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Inaugural macular disease study offers fresh insight into patient experiences

The Macular Disease Foundation Australia (MDFA)’s first-ever social impact survey has revealed a quarter of patients have low levels of knowledge of their condition, with roughly the same proportion less than happy with the explanation of their disease by their eyecare professional.

The new report also sheds light on the anxiety among neovascular age-related macular degeneration (nAMD) patients about a proposed Medicare rebate cut for intravitreal injections, and that most early AMD patients are taking supplements, despite the lack of evidence for their efficacy at this stage of disease.

Dee Hopkins.

The organisation’s inaugural longitudinal study was prepared by the Centre for Social Impact and the School of Optometry and Vision Science at UNSW.

It involved 2,169 respondents (13.2% response rate) with various forms of macular disease who have been engaged with MDFA for more than two years. It aims to capture patients’ perception on three levels: individual, service and system.

According to MDFA, a key finding indicated that although 97% of respondents could access information about their disease through multiple sources, 25% only had “fair to poor” knowledge of their condition. Many of these respondents tended to have the poorest vision and a non-treatable form of AMD.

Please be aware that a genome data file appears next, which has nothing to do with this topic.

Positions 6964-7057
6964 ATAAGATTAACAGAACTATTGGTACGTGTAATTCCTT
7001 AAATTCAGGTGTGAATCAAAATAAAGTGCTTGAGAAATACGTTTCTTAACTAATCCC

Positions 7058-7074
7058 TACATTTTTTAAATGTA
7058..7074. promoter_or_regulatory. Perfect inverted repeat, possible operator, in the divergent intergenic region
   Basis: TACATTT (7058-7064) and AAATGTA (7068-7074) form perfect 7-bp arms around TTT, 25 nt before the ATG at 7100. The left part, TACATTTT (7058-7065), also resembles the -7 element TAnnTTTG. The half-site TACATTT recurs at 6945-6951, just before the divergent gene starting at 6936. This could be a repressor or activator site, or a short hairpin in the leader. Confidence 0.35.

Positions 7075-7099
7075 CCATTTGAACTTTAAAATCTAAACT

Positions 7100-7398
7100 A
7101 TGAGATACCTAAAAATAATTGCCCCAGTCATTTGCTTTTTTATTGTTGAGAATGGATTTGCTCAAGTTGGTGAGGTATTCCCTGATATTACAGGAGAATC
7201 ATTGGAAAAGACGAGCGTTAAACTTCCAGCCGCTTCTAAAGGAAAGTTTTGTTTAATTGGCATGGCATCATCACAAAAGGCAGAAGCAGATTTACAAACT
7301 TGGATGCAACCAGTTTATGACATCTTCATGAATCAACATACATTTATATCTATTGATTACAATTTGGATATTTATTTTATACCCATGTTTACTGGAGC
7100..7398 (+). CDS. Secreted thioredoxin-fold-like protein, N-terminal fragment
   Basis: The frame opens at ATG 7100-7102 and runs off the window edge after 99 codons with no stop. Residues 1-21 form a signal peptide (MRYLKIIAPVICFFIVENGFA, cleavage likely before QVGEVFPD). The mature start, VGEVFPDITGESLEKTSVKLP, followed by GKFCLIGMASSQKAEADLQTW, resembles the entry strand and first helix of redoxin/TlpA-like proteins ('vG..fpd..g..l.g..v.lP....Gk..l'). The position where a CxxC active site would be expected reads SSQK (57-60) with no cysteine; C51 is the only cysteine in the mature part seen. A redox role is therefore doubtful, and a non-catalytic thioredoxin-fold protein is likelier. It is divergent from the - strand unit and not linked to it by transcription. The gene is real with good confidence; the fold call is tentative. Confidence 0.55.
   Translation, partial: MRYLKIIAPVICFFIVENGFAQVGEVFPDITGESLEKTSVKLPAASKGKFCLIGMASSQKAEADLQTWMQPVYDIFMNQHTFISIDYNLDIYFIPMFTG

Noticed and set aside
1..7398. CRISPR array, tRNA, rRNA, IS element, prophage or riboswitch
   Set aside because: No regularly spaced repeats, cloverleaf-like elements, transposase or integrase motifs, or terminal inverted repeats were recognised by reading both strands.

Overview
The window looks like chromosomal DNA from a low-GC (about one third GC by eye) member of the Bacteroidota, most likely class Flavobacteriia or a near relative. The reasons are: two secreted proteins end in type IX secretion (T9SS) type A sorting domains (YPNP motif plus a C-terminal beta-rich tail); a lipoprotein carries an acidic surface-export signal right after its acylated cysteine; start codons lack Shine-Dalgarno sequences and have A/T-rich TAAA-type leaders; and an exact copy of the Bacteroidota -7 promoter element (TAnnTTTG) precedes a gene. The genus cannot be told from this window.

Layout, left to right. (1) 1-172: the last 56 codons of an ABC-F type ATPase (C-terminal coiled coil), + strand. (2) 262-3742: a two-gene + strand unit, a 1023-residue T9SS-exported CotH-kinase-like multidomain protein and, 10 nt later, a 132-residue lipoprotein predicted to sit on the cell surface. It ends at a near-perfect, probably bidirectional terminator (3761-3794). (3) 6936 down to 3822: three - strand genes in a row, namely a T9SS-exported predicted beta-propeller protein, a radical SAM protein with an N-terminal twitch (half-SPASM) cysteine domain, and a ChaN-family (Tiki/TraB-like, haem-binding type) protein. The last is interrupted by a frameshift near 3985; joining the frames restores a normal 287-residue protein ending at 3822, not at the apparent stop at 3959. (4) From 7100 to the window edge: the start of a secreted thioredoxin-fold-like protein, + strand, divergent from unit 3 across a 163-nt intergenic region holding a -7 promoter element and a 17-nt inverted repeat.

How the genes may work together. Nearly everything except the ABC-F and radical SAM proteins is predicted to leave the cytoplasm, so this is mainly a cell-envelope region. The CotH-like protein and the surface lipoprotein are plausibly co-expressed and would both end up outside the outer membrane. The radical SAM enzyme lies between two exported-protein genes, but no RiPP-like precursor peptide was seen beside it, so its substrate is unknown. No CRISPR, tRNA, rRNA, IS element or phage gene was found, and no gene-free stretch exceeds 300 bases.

“Those with higher levels of eye- health knowledge tended to report higher levels of life satisfaction, and the majority of patients were happy with the disease information they were given by their optometrist or ophthalmologist, suggesting they are well engaged with eye health systems and supports,” MDFA CEO Ms Dee Hopkins said.

“However, it was found that 23% were ‘less than happy’ with the explanation of their condition, and 35% were not happy with their eye health professional’s knowledge of available support services.”

Interestingly, the survey also found 66% of early AMD respondents were taking supplements, despite a lack of evidence to indicate slowing of progression in this group. Among 133 respondents with intermediate AMD – where supplements can slow progression – 35% were not consuming them, mainly because their eye health practitioner had not recommended them.

The survey involved 2,169 respondents with various forms of macular disease.

“Being diagnosed with a new condition can be overwhelming and there often is a lot of new information to communicate with patients in a limited time. This is a clear demonstration of how patient support organisations, like the MDFA, can offer information and support to both the patient and support time poor optometrists to ensure the messages are received,” Hopkins said.

“One key recommendation from the survey was to align patient engagement between eye health practitioners and MDFA’s services before, during and after diagnosis, and to work with optometrists in further developing stronger patient- practitioner relationships.”